In Brief

'Polar Film Festival' Kicks Off at Explorers Club in NYC

Friis Hills
Friis Hills in Antarctica, one of the driest places on Earth. (Image credit: Adam Lewis, NDSU)

Not all of us have the chance to explore Earth's polar regions for ourselves, but New Yorkers will soon get to experience the next best thing: a festival devoted entirely to films about the Arctic and Antarctica.

The Explorers Club, an exclusive, members-only society headquartered in New York City, is opening its doors to the public for its second annual Polar Film Festival. The two-day event begins today (Nov. 22), and will showcase short films, documentaries and feature-length films that explore the history and majestic landscapes of Antarctica and the Arctic. The festival will also include pieces that investigate some of the environmental issues being faced at the Earth's poles.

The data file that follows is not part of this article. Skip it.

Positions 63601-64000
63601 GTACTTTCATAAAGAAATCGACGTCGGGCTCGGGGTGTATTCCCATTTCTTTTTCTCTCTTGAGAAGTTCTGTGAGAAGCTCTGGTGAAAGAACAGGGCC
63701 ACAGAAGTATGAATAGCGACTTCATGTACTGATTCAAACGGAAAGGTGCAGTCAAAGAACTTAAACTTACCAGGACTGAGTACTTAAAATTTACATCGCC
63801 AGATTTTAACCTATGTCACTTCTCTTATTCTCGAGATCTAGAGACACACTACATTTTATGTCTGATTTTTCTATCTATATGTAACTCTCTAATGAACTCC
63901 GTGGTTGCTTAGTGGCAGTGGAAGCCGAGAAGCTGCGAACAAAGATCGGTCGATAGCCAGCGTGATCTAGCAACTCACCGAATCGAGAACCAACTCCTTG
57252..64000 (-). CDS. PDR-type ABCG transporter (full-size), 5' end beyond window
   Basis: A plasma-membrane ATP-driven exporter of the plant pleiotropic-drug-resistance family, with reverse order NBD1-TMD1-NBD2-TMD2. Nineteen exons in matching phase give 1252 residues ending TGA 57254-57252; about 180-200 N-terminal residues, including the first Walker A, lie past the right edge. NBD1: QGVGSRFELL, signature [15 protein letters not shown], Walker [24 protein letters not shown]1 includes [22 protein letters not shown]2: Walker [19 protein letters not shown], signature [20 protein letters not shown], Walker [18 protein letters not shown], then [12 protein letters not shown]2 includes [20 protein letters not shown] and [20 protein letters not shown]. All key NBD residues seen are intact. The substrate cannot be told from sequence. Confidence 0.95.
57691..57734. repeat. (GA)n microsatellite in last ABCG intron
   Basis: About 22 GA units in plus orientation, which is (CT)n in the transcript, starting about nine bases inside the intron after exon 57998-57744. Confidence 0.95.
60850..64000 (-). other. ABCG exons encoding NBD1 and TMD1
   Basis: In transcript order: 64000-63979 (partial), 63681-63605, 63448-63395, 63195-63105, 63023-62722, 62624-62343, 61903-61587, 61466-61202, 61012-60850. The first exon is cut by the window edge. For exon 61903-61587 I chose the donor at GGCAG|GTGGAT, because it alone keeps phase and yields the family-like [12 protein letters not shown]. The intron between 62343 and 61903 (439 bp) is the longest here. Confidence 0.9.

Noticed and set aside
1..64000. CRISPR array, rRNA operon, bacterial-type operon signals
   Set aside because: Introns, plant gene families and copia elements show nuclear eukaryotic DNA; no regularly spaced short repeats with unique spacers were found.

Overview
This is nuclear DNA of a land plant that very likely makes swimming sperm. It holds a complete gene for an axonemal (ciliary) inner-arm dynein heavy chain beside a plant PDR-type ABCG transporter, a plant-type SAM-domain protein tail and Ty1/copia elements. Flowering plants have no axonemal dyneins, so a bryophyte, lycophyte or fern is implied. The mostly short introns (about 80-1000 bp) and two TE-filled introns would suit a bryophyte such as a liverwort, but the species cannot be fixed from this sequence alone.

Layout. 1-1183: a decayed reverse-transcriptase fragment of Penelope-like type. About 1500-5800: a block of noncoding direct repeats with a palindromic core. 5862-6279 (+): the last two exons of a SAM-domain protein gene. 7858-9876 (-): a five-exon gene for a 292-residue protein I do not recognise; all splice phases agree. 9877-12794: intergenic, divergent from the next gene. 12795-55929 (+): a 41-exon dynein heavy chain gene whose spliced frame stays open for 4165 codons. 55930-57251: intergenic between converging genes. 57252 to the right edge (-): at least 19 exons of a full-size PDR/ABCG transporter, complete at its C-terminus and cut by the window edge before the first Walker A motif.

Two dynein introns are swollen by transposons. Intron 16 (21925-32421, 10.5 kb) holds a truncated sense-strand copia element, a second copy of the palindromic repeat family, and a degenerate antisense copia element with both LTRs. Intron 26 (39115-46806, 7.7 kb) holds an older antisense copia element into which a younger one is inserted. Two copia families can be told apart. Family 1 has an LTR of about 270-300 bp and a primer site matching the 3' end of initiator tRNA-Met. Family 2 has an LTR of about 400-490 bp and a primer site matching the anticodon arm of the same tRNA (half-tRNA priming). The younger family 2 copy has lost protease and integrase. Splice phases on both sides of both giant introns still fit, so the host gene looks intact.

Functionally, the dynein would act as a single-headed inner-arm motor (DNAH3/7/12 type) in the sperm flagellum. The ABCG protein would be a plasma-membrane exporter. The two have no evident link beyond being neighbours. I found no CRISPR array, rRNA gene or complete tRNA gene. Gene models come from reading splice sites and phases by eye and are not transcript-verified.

Film festival attendees will have the chance to meet polar explorers, filmmakers and special guests at the event, according to Explorers Club officials.

Tickets for Friday's lecture is free for members and $20 for guests, and tickets for Saturday's events are $25 for members and $35 for guests. More information about tickets, and a full lineup of each day's showings, is available on the Explorers Club website.

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Denise Chow
Live Science Contributor

Denise Chow was the assistant managing editor at Live Science before moving to NBC News as a science reporter, where she focuses on general science and climate change. Before joining the Live Science team in 2013, she spent two years as a staff writer for, writing about rocket launches and covering NASA's final three space shuttle missions. A Canadian transplant, Denise has a bachelor's degree from the University of Toronto, and a master's degree in journalism from New York University.